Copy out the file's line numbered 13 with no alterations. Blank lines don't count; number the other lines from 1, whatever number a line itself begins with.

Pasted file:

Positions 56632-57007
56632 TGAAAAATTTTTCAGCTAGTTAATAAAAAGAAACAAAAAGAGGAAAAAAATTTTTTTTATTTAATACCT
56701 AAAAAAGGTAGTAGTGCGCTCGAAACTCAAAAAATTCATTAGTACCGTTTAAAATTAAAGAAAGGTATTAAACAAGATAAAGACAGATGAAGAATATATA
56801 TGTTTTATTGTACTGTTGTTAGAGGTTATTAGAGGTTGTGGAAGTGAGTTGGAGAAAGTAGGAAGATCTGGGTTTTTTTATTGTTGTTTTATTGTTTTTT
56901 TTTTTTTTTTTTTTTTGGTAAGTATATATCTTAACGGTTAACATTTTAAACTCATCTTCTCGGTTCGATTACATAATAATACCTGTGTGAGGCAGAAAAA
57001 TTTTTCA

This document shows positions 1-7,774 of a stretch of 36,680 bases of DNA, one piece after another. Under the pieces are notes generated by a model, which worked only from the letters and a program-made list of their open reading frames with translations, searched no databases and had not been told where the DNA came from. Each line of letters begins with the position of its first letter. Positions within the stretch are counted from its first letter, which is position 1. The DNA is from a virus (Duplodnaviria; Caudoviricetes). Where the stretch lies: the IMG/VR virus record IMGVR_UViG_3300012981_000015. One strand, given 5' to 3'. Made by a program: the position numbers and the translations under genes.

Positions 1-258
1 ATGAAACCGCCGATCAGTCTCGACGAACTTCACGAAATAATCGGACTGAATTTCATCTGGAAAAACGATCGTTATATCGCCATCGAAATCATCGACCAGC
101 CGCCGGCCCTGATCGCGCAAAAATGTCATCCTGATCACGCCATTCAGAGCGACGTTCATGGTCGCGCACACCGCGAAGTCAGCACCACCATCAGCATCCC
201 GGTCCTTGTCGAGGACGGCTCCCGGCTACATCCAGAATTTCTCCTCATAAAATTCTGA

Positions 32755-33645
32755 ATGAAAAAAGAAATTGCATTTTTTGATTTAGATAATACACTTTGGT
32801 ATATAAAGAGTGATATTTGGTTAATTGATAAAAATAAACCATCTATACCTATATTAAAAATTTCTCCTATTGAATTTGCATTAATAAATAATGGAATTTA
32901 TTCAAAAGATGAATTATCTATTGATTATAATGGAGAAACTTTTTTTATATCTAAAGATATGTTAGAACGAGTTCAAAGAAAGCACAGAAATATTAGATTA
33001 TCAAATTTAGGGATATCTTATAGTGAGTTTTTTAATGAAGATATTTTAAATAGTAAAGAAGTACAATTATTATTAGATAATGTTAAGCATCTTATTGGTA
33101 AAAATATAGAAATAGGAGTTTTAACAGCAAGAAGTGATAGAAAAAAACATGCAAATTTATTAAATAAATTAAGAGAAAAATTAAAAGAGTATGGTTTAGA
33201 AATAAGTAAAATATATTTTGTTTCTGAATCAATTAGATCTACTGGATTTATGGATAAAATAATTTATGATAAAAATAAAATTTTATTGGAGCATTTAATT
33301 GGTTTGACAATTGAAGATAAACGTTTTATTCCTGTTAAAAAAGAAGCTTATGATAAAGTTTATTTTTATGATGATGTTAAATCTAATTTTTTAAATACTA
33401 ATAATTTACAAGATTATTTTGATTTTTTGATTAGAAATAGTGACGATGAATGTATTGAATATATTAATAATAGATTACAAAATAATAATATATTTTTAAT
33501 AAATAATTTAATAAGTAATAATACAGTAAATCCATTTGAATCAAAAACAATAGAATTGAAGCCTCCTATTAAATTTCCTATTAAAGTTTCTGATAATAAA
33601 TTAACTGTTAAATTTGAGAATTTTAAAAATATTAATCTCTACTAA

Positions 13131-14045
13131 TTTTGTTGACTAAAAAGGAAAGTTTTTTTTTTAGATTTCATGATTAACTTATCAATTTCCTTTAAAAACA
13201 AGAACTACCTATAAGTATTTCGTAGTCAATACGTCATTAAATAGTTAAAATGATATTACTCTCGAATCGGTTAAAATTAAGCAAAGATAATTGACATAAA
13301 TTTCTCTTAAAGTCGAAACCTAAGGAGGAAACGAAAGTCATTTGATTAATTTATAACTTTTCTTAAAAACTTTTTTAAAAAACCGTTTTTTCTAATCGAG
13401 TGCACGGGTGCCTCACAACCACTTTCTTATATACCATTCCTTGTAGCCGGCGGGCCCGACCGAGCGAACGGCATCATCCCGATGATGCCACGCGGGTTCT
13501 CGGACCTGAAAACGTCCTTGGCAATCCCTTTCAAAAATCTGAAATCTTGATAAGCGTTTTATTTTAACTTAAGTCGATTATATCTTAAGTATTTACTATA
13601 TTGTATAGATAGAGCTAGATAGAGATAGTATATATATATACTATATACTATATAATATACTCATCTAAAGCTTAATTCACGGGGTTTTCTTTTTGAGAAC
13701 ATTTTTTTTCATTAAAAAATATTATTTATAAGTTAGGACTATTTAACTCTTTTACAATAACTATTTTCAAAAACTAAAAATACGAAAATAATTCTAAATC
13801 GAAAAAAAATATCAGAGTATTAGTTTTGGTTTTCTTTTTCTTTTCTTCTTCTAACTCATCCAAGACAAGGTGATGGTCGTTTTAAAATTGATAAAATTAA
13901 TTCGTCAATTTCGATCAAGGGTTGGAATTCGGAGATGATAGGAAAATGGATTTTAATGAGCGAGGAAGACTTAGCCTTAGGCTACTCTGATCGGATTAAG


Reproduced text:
32755 ATGAAAAAAGAAATTGCATTTTTTGATTTAGATAATACACTTTGGT